A Long Echo of 1991: Social Meaning of Country's Disaster

A Long Echo of 1991:
Social Meaning of Country's Disaster

Semenov E.V.

Dr. Sci. (Philos.), Prof., Chief Researcher, Institute of Sociology of FCTAS RAS, Moscow, Russia eugen.semenov@inbox.ru

ID of the Article:

For citation:

Semenov E.V. A Long Echo of 1991: Social Meaning of Country's Disaster. Sotsiologicheskie issledovaniya [Sociological Studies]. 2021. No 8. P. 14-21


The article deals with social meaning of the collapse of the USSR (seen as a result of the actions of the Soviet Nomenklatura) in context of the struggle between socialist and capitalist wolrd-systems. The social structure of Soviet society, according to the theory of Yu.V. Yaremenko, had a pyramidal structure and consisted of four strata-estates. The bureaucratic nomenclature that made up the ruling class, unlike other strata, did not have opportunities for internal vertical growth and was focused on integration into Western society. This ruling class, despite sluggish resistance of other social groups, destroyed society and the state altogether. A new ruling class took shape mainly due to the denationalization of property and through large-scale redistribution of social wealth, complemented with drop in production and consumption, rather than their growth. In a geopolitical sense, the collapse of the global socialist system (1989) and subsequent collapse of the Soviet Union (1991) meant complete victory of the world capitalist system at a particular historical moment. From that moment on, the continuing absorption of the fragments of the defeated system by the winning system began. Collapse of the USSR in 1991 is of fundamental practical importance for contemporary Russia. First, because the nomenclature and the administrative-command system have re-formed in the country, and, second, because victorious global capitalist system has begun to directly absorb Russia, as the last remaining large fragment of the defeated system. Such absorption became possible either due to the fragmentation of the country, or due to its transformation into the periphery of the developed capitalist world. This, in turn, presupposes an isolation of the country and keeping it in a state of technological and economic backwardness. The direction of further global development fundamentally depends on Russia’s ability to withstand this geopolitical struggle.

collapse of the USSR; putsch of 1991; contemporary Russia; perestroika; Gaidar’s reforms; ruling class; nomenclature


Afanasiev Yu.A. (ed.) (1988) Nothing Else is Given. Мoscow: Progress. (In Russ.)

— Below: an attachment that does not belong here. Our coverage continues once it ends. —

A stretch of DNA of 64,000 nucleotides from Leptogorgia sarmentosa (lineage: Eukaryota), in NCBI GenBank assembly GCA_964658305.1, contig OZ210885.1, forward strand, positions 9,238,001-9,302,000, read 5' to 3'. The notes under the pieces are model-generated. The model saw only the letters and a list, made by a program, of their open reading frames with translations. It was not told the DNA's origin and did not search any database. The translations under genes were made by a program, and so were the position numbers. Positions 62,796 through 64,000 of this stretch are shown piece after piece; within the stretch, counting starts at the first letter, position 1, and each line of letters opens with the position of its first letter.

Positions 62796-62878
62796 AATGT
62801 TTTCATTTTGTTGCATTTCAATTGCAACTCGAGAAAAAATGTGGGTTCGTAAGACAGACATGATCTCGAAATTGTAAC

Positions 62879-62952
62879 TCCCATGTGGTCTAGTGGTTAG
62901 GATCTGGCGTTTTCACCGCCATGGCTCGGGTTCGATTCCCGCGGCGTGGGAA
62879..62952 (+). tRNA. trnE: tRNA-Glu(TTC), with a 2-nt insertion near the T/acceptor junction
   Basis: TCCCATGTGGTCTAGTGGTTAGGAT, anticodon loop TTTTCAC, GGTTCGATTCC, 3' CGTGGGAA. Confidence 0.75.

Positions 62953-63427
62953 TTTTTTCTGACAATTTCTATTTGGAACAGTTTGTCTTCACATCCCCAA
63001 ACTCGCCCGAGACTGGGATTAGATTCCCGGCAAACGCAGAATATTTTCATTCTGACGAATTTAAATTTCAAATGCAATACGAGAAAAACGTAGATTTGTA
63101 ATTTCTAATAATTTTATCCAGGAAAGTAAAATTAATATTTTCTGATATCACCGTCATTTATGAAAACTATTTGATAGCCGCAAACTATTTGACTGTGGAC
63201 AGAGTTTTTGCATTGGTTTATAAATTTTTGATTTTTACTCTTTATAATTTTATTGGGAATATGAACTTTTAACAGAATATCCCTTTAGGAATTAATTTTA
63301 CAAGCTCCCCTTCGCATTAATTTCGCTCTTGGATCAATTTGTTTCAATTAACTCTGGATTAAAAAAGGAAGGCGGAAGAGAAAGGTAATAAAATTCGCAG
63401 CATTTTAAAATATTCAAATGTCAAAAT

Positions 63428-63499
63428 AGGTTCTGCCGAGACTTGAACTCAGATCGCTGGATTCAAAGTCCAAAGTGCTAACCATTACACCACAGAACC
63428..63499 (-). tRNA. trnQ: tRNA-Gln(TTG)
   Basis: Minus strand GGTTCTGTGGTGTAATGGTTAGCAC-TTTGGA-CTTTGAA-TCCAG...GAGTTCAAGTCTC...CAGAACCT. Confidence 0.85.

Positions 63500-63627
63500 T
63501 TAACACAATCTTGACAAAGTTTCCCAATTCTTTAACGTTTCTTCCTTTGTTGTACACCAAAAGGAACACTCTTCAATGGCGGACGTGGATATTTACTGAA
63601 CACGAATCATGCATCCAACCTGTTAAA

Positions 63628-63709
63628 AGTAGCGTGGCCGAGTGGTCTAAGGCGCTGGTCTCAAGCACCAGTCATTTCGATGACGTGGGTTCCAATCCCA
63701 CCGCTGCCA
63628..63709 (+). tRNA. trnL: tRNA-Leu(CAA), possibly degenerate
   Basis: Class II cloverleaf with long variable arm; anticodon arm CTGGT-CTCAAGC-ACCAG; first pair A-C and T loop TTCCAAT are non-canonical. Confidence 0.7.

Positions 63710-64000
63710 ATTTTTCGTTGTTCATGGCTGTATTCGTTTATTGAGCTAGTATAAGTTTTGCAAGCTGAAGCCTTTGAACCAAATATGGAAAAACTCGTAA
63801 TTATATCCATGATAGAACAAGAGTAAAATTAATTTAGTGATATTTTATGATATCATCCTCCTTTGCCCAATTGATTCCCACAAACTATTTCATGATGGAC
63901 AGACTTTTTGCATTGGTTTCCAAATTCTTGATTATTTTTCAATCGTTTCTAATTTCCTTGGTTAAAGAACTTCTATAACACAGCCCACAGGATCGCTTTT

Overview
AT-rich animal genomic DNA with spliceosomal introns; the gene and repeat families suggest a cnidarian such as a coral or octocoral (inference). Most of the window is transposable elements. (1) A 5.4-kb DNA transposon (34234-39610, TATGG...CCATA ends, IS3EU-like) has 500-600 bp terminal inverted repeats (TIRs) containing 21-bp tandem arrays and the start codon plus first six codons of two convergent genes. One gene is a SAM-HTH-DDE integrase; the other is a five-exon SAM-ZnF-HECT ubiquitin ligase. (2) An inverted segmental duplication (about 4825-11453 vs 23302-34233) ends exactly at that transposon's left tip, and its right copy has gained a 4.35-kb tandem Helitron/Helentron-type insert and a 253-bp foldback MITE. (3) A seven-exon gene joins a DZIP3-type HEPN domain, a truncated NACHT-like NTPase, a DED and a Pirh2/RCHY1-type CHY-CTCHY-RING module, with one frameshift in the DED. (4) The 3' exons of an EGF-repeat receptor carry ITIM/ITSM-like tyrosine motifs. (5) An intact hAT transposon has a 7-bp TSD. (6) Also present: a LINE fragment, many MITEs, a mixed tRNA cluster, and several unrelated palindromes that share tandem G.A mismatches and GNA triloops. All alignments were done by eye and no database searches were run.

Gorbachev M.S. (1987) Perestroika for our Country and for the Whole World. Мoscow: Politizdat. (In Russ.)

Gorbachev M.S. (1989) The Socialist Idea and Revolutionary Perestroika. Kommunist [Communist]. No. 18: 3–20. (In Russ.)

Korshunov M.M., Kochetkova M.V. (2014) Historiography of the Soviet Collapse. Gumanitarnye nauchnye issledovaniya [Humanities Scientific Researches]. No. 6. URL: https://human.snauka.ru/2014/06/7259 (accessed 28.05.2021). (In Russ.)

Krastev I. (2021) Thorns of “Normality”: The End of the Era of Imitation. In: Rogov K. (ed.) Dismantling of Communism: Thirty Years Later. Moscow: NLO: 46–65. (In Russ.)

Markevich A., Harrison M. (2013) World War I, Civil War, and Reconstruction: Russia’s National Income in 1913–1928. Мoscow: Mysl’. (In Russ.)

Nisnevich Yu.A. (2018) Regeneration of the Nomenclature as a Ruling Social Stratum in the post-Soviet Russia. Sotsiologicheskiye issledovaniya [Sociological Studies]. No. 8: 143–151. DOI: 10.31857/ S013216250000769-8. (In Russ.)

Novokreshchenov A.V. (2020) Nomenclature as Personnel Technology and a Mechanism of State Administration (regarding Yu.A. Nisnevich’s article). Sotsiologicheskiye issledovaniya [Sociological Studies]. No. 1: 132–137. DOI: 10.31857/S013216250008331-7. (In Russ.)

Ozherelyev O.I. (2016) Ideals and Crimes. Recent History of Russia: Dialectics of Events. Moscow: Hud. lit-ra. (In Russ.)

Rogov К. (2021) Introduction: Drama of Expectation/Drama of an Understanding: Thirty Years of a Transit and Disputes About it. In: Rogov K. (ed.) Dismantling of Communism: Thirty Years Later. Moscow: NLO: 8–45. (In Russ.)

Rumyantseva N.M. (ed.) (2016) Russian Economy: Isolation and Stability. On the 25th Anniversary of Market Reforms. Iss. 83. Moscow: Nikitskiy Кlub. (In Russ.)

Semenov E.V. (2021) A Failed Reform of Science. EKO [ECO]. No. 3: 122–139. DOI: 10.30680/ECO0131- 7652-2021-3-122-139. (In Russ.)

Semenov E.V. (1993) Meaning of Things Happening, Contours of Things Coming. Alma mater. No. 5. Iss. 2: Faces of Russia: 26–30. (In Russ.)

Toshchenko Zh.T. (2015) Phantoms of a Russian Society. Moscow: TsSPiM. (In Russ.)

Yakovlev A.N. (1987) Achieving a Qualitatively New State of Soviet Society and Social Sciences. Kommunist [Communist]. No. 8: 12–13. (In Russ.)

Yaremenko Yu.V. (1998) Economic Conversations. Recorded by S.A. Belanovsky. Мoscow: TsIS. (In Russ.)

Content No 8, 2021